spoilers: A synopsis is an attempt to give some idea of the flavor and content of the story and events contained in the anime. As such it will always be a spoiler to some extent. And the main reason I started explicitly marking a synopsis area was so that people can skip the section should they do desire. That said I do my very best to not give away important spoilers, even if that makes the synopsis more vague or even incorrect. If plot points are explained that's generally because they occur very early, are not secrets and are the basis for the rest of the story.
Cartoony: in several reviews I have used `cartoony' as a descriptive term, which might seem strange considering that all anime is, in western usage, a `cartoon'. Indeed I use the term in a more restrictive way. It indicates that the style is less concerned with a `naturalistic' style, ie. one that looks like real people and scenes, and is willing to have a more simplified and abstract style. One in which the characters look like `cartoons' of people rather than a literal copy of reality. This is often a conscious choice, with many comedies or action anime gaining from freeing themselves from the constraints that come with trying to imitate reality.
Sliding Frames: This is another term I occasionally use, and it needs a little bit of background to make sense. It relates to the fact that animation is (or used to be) done by drawing and painting on transparent cells that can be overlaid on a background. For big, complex, objects drawning a number of frames per second, especially to represent simple movement, is a real waste of money. Thus tricks like simply sliding the frame, or using camera pans, can be real money savers. Some anime have, however, over-used this technique. Such titles tend to have complex cells, which produce lovely stills for the back of the box, but don't have the money or time to animate them. Thus lots of cutting, pans and `sliding frames' are required to make it work.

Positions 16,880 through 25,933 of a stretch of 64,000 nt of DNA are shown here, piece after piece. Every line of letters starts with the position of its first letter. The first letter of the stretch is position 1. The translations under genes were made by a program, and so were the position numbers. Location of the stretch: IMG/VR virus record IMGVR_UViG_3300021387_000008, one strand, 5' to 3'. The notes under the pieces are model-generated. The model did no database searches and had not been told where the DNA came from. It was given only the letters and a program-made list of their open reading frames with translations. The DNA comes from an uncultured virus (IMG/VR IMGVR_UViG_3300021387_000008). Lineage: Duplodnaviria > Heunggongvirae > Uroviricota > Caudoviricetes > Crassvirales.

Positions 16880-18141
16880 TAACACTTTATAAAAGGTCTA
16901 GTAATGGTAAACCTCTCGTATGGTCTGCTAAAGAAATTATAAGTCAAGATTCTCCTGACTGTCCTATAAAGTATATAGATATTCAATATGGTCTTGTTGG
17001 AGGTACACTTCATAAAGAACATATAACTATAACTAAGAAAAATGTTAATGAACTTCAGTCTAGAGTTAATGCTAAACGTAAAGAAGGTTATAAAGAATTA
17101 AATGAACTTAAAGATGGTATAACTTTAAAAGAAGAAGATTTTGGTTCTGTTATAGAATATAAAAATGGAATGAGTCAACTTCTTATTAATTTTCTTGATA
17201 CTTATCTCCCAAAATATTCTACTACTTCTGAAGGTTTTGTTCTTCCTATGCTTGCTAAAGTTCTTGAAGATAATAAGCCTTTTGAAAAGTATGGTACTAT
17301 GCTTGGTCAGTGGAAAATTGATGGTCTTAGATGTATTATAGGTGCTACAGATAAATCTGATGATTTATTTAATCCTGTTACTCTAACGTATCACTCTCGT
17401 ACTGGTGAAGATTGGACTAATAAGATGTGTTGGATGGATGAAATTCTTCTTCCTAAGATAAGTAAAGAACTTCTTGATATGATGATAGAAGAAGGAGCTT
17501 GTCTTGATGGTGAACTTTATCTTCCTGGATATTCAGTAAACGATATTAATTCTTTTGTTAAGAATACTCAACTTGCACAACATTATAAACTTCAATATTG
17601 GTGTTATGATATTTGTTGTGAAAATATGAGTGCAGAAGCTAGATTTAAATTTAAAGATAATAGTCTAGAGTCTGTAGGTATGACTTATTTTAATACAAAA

Just what is sounds like. These are short descriptions, and links, to reviews on various external sites. The sites having been selected for their scope, quality and coherent sense of taste. Each entry begins with a link to a site description, which then links to the main page of the review site. This is directly followed by a link to the review in question. Note that because it is a direct link it may well look less attractive than going through the pages own navigation.
Japanese Names: It seems worthwhile to make a comment on Japanese names considering how rude I am being. In some reviews I might describe `Megumi' as doing a brilliant job in her seiyuu role. I'm pretty certain that this is seriously rude by Japanese standards. For one thing it should be Hayashibara Megumi-san (or sama in this case) since the family name is given first and an honorific attached to the full name. Even if I were giving a single name it would be Hayashibara-san rather than Megumi. However, this rudeness does not translate into English, and the usage seems strangely formal. As a result, because this is an English language page (although I get a thrill whenever I have a Japanese visitor), I have chosen to use the most natural English form. Needless to say, no rudeness to the people being referenced is intended.